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Greece pushes people to get COVID jab as number of infections rise

People line up so they can be checked for their Covid-19 vaccination certificates in order to be allowed to enter a shop in Athens, Greece, Saturday, Nov. 6, 2021.
People line up so they can be checked for their Covid-19 vaccination certificates in order to be allowed to enter a shop in Athens, Greece, Saturday, Nov. 6, 2021. Copyright Yorgos Karahalis / AP
Copyright Yorgos Karahalis / AP
By Josephine Joly with REUTERS, EFE
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Greece registered a record number of new infections on Monday.


A record number of new COVID-19 infections have been registered in Greece.

On Monday, the daily tally of new cases hit 7,335 - the highest since the pandemic began. 

There were also 65 deaths recorded over the same period, the highest number of fatalities in the fourth wave.

It comes after the country introduced stricter measures on November 6 to battle a rising number of infections.

The changes restrict access to cafes, restaurants, state services and banks for the unvaccinated or those without a negative coronavirus test.

'This makes me anxious'

"The situation is difficult for everyone. But it is expected if we want to live," a Greek resident told Euronews.

Those vaccinated are also being asked to present their vaccination certificates, triggering long lines outside shops and businesses.

"Personally, all this makes me anxious. Do I have my ID on me? Did I forget my green pass? When does it expire?" another resident added.

The new restrictions complicate things for business owners, who have to ensure that their customers observe the rules.

"Basically, we have become the police and we have to check everyone's documentation, but this is not our job," a cafe owner told Euronews.

"I have some unvaccinated customers. They came for coffee on Saturday and I asked them for a rapid test. Some answered, "we do not have one". They stood up and left.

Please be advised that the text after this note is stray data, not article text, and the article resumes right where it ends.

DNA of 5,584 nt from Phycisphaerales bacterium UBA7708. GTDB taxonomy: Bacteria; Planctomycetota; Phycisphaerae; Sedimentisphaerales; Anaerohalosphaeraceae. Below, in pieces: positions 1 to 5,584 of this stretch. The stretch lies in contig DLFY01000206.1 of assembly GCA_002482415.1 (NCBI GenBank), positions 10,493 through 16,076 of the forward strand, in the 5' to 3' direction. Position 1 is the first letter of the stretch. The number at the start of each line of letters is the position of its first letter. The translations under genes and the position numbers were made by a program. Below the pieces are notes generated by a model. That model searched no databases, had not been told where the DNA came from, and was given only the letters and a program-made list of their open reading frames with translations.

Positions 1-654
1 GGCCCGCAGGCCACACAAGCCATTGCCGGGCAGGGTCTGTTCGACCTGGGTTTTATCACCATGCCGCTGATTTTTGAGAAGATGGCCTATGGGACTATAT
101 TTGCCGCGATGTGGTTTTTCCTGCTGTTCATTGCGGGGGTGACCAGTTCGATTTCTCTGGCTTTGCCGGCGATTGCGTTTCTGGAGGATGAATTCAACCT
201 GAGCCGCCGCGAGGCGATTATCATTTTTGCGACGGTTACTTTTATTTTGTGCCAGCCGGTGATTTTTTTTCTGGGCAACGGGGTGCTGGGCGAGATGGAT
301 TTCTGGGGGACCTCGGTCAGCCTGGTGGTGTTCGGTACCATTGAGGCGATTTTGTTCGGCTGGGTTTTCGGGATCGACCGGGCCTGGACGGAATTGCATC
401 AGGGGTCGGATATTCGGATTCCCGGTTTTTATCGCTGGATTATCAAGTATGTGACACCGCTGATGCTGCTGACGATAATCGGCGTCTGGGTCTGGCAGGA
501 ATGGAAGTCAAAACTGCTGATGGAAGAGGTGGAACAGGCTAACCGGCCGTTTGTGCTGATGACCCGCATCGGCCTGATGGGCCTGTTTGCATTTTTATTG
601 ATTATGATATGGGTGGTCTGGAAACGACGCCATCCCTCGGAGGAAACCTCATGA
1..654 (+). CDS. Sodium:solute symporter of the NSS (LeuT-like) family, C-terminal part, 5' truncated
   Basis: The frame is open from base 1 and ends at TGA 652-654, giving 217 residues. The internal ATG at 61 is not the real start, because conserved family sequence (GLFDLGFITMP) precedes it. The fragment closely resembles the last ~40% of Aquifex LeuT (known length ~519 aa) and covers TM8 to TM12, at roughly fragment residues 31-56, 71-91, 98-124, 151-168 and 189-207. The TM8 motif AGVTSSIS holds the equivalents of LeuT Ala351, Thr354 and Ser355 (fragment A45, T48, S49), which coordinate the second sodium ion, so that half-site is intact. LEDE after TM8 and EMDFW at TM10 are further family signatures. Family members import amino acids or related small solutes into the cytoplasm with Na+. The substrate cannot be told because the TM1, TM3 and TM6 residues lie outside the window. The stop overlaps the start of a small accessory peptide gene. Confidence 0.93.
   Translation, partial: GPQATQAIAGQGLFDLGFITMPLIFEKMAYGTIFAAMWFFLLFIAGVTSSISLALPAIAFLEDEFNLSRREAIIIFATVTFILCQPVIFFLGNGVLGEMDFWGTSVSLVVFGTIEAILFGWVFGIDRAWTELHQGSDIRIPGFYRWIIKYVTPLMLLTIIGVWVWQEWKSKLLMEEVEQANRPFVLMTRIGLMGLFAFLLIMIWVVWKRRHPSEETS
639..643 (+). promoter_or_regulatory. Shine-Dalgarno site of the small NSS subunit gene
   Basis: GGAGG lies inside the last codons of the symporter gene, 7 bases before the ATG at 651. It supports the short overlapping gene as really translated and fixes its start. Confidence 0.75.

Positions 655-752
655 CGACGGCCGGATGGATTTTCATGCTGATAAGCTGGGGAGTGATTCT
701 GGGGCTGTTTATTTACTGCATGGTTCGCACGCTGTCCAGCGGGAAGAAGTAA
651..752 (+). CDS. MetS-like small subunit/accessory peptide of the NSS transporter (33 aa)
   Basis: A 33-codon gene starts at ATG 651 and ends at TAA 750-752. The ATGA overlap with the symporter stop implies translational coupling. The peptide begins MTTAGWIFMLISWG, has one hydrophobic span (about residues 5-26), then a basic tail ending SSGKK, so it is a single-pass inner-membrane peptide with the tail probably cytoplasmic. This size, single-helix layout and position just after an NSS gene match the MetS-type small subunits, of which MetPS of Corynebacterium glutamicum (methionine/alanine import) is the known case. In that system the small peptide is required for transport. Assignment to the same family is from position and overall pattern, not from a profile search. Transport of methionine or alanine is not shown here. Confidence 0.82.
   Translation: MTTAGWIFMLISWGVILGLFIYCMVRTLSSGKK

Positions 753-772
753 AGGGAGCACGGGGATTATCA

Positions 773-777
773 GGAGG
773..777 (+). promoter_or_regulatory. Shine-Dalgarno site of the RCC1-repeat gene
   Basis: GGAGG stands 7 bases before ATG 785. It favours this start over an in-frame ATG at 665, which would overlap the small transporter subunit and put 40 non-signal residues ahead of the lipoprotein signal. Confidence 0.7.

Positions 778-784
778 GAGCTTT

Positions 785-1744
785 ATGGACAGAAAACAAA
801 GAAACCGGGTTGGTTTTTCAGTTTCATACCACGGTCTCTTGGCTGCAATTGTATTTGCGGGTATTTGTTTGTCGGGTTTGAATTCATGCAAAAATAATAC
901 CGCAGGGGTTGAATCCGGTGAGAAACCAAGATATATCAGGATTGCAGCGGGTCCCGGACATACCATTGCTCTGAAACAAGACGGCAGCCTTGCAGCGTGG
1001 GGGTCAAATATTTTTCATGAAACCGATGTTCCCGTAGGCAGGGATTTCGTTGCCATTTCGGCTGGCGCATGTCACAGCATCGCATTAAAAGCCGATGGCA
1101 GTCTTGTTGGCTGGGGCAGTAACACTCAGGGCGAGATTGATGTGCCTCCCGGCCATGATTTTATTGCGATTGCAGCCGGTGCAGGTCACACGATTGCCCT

"This affects my income. It has an impact on my business because if this customer was offended he might not come back." 

Others, like this hairdresser, have raised the issue of the price of testing. 

"We are very worried. What will happen from now on? Are people willing to take a rapid test? Because it may be difficult for some to pay this extra money (for the test) to go to the salon."

Access to places of worship, food stores, and pharmacies remains uncontrolled. For all other businesses and services, a green pass is requested.

Greeks rush to get vaccinated

More than 30,000 requests for the first dose of the COVID-19 vaccine were made on Monday, a figure that has not been reached since the summer.


It adds to the 175,000 requests made last week, although Greece's vaccination rate has stagnated for months at around 60%.

It is still unclear whether the new measures triggered the increase in requests or whether it was the record number of new cases that rallied the unvaccinated.

"I think both things have helped. The rate of vaccinations has certainly increased and this is very positive," said Greece's alternate Minister of Health Mina Gaga.

"We need to focus on two particular categories, to convince them to get the jab. On one hand, the elderly and those with health issues, and on the other hand, the pregnant. It is devastating to lose young women who are pregnant," she added.


Many experts insist that the pressure on the health system will only stop if the elderly are vaccinated.

According to ECDC data, 75% of elderly people in Greece have received their first shots, but 100% of citizens over the age of 80 in several European countries have already received both doses.

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